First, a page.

Ron Jordan

Ron Jordan

After 67 years, Cordova Bay badminton building eyes reno

Purpose built by volunteer labour in 1946, the 7,000-square-foot hall lacks amenities one would expect at a modern-day recreation facility

Regardless of which sport you play, the conditions of the court, rink or field – good or bad – factor in to your enjoyment of the game.

So it’s no surprise the badminton players at the Cordova Bay Community Club are growing tired of their aging 67-year-old building.

Purpose built by volunteer labour in 1946, the roughly 7,000-square-foot hall lacks many amenities one would expect at a modern-day recreation facility, like showers and locker rooms.

“There’s a whole bunch of deficiencies. They start at the foundation and work up from there,” said Ron Jordan, president of the CBCC. There’s no rebar in the concrete foundation or insulation in the walls, the wooden posts and beams aren’t well-fastened, the roof will need replacing within a few years and there’s no sprinkler system in the building, he said.

“All those deficiencies meant it was going to be just as expensive to do a complete renovation than it would be to tear it down and build it again.”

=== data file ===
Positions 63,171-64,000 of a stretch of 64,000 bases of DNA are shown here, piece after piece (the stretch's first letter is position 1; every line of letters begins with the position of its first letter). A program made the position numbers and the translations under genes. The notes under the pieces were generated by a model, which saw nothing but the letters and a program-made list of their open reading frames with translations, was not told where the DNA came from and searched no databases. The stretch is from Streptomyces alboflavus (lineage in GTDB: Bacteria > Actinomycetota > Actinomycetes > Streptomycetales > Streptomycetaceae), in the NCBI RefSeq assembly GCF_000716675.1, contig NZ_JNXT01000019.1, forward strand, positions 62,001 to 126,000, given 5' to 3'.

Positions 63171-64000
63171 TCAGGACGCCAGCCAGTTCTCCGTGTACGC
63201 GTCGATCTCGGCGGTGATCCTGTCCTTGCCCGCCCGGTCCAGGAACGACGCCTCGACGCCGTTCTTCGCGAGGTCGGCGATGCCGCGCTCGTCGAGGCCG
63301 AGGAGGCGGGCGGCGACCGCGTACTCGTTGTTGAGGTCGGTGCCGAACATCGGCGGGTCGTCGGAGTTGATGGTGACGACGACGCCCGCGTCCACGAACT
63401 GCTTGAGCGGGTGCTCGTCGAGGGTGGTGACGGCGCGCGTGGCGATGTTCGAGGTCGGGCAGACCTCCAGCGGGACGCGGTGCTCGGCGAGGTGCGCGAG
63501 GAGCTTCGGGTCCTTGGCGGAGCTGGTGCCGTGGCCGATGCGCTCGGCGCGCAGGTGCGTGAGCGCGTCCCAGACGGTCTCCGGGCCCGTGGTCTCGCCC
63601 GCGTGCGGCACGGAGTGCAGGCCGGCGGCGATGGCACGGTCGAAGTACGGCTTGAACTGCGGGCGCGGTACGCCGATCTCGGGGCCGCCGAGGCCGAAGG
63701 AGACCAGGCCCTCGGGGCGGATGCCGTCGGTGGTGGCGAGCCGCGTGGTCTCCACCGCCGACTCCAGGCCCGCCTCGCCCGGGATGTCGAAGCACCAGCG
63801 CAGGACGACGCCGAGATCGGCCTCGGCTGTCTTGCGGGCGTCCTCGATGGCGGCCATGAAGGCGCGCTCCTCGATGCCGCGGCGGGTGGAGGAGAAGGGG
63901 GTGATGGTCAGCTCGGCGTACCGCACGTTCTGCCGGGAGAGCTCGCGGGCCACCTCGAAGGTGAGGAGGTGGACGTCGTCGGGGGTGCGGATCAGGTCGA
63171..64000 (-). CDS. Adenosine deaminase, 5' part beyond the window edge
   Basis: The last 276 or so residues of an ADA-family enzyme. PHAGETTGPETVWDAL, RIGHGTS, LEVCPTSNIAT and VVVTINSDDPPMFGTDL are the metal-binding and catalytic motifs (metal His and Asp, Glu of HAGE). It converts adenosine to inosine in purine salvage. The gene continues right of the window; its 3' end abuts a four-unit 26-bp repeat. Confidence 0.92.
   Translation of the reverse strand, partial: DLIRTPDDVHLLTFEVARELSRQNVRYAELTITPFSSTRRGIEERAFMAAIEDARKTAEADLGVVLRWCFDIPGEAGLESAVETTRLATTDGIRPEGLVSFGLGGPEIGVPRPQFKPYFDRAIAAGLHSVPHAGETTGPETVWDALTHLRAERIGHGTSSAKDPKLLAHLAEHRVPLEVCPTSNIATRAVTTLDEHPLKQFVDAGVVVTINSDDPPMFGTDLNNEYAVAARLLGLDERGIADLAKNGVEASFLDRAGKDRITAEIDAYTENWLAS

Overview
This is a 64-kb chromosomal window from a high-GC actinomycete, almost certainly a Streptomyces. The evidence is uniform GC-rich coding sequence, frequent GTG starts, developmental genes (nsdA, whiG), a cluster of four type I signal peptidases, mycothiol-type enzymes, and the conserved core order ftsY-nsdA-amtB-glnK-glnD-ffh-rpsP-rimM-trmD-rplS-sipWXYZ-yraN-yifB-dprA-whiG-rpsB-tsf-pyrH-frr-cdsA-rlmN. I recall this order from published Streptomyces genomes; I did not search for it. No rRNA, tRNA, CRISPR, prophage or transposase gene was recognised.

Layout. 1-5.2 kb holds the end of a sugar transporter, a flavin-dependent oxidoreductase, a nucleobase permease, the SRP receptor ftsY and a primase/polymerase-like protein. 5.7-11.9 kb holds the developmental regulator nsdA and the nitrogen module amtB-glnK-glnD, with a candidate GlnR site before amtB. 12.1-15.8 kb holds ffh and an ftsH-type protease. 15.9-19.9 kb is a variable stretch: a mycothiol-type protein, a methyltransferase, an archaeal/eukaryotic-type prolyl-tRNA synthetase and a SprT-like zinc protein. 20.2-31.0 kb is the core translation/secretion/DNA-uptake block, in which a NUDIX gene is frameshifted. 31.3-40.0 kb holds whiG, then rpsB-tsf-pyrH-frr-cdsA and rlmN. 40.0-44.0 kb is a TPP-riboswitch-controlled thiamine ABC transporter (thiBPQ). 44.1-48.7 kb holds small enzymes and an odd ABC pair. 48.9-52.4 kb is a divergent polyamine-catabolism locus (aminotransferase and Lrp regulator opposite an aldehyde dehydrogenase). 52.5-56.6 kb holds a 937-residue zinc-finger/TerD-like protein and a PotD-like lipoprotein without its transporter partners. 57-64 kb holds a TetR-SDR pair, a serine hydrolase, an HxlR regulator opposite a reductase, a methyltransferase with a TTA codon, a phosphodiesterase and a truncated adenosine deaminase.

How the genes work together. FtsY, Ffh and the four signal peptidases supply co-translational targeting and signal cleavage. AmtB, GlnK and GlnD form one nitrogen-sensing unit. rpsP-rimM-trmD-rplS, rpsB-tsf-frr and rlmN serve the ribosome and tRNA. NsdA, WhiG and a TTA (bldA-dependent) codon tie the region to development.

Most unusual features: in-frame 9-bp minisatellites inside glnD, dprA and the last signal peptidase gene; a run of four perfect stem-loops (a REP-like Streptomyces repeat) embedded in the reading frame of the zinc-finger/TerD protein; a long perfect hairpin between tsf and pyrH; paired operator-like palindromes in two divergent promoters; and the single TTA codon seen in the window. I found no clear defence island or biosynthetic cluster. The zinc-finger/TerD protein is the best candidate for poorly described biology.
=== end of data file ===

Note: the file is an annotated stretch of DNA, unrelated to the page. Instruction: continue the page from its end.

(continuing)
Proposed for the existing Sutcliffe Road site is an 18,000-square-foot facility, with eight badminton courts (instead of three), along with a multi-purpose area, bleachers, a pro shop, locker rooms and shower facilities.

Construction won’t begin until development and rezoning applications are approved by Saanich, which could still take months, and Jordan says it could take upwards of three years before the replacement building is complete.

As was done in 1946, CBCC plans to take advantage of as much volunteer labour as possible to keep costs down.

“We have, within our badminton community, people who are in the construction industry. With them as supervisors, we hope we will be able to use people who aren’t professionals to build the building,” Jordan said.

“But we’re looking at putting up the shell (of the building) for $600,000, and another $300,000 to $500,000 to finish it.”

Ideally, CBCC hopes to acquire a $500,000 interest-free loan from the municipality, and then finance the rest through private mortgages.

Before Commonwealth Place and Gordon Head rec centres were built, CBCC was well-used by community groups of all sorts.

But the last few decades have turned the Community Club into a little-known facility, frequented by a smaller, but diehard group of badminton players.

“If we didn’t have badminton and the use of badminton, the building would be in total disrepair,” Jordan said.

For more information on the CBCC, visit